A version of this story appeared in CNN’s Meanwhile in China newsletter, a thrice-weekly update exploring what you need to know about the country’s rise and its impact on the world. Register here.
Some of the Japanese athletes who beat Team China at the Tokyo Olympics have faced a storm of abuse on their personal social media accounts by Chinese nationalists.
Japan’s Daiki Hashimoto won gold in the men’s all-around final on Wednesday, edging China’s Xiao Ruoteng by 0.4 points. At just 19 years old, Hashimoto is the youngest gymnast in the world to have won this medal.
As Japan celebrated their victory, some in China questioned the fairness of the result and accused the judges of favoritism towards host Japan by inflating Hashimoto’s score on vault.
The anger, first sparked on Chinese social networks, quickly spread to platforms generally censored by the great Chinese firewall and inaccessible in China. Chinese trolls bypassed censorship and took to Hashimoto’s Instagram account, flooding his feed with angry comments and tagging him in insulting posts.
Many called him “Japan’s national humiliation”, others accused him of stealing China’s gold medal. Some even tagged him in pictures of the atomic bombings of Hiroshima and Nagasaki.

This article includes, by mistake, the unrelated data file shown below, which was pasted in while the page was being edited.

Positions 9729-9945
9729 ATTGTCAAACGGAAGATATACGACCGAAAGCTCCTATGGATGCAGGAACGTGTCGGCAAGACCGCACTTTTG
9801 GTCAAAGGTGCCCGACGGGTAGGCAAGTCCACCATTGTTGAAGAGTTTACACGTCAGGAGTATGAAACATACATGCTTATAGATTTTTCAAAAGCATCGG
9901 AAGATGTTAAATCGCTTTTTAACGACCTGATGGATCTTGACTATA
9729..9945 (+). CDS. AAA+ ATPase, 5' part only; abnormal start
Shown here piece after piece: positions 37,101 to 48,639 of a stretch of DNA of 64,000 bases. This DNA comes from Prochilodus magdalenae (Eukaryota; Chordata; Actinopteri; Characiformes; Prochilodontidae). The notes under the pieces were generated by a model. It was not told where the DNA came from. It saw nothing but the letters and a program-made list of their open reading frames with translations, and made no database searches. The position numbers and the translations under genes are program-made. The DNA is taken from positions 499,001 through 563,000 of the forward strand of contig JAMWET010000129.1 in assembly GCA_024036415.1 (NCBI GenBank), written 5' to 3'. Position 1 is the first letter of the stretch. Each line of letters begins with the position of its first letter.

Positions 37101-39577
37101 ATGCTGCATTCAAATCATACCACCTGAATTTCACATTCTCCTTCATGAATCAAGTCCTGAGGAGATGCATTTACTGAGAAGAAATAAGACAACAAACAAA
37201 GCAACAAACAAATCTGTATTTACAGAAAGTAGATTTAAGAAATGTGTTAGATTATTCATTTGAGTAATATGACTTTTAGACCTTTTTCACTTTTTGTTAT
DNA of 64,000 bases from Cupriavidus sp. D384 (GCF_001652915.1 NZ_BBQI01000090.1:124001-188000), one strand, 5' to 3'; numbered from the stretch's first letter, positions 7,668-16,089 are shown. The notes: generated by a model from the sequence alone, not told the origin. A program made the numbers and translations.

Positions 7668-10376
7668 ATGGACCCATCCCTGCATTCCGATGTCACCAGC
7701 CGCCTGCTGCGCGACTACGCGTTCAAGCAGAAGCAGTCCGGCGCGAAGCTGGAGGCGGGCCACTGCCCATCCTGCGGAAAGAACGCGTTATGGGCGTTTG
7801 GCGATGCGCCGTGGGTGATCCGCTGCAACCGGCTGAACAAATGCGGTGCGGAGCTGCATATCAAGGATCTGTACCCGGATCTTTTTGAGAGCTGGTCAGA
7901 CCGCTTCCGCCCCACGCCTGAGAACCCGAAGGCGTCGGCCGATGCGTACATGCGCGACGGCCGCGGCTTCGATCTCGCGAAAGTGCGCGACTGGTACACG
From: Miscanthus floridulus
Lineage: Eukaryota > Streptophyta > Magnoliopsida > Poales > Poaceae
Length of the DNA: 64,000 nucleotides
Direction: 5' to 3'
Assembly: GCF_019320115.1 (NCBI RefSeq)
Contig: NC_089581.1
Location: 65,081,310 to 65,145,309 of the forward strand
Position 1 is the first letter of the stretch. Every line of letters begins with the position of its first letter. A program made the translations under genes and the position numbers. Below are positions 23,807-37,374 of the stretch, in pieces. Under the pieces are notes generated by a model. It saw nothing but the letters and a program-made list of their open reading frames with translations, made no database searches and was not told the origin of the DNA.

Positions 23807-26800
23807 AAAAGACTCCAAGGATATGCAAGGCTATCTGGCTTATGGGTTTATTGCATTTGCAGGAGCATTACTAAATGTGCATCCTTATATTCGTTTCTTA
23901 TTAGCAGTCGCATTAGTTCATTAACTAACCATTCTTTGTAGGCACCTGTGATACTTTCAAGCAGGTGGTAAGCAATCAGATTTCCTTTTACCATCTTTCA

Hashimoto then changed his privacy settings on Instagram, refraining from being tagged, but angry comments continued to flow under his posts.
Following the controversy, the International Gymnastics Federation (FIG) issued a statement Thursday explaining Hashimoto’s vault score, including a detailed list of imperfections.
“The FIG can assess that the score of 14.7 obtained by Hashimoto on this device is correct with regard to the code of points, as well as the final classification,” the statement concluded.
Nationalist rage against Hashimoto followed attacks on Mima Ito and Jun Mizutani, the Japanese table tennis duo who narrowly beat the Chinese team to win the first-ever mixed doubles gold medal on Monday.
The attacks are an extreme expression of the rising tide of ultra-nationalism that has swept across Chinese social media in recent years, which has silenced many liberal and moderate voices. Some Chinese netizens have tried to call for an end to online abuse, but they have also come under attack.
China currently leads the overall medal standings with 17 gold medals, followed by Japan – the hosts have won 15 gold medals so far. The United States is third with 14 gold medals.
You Can Read Also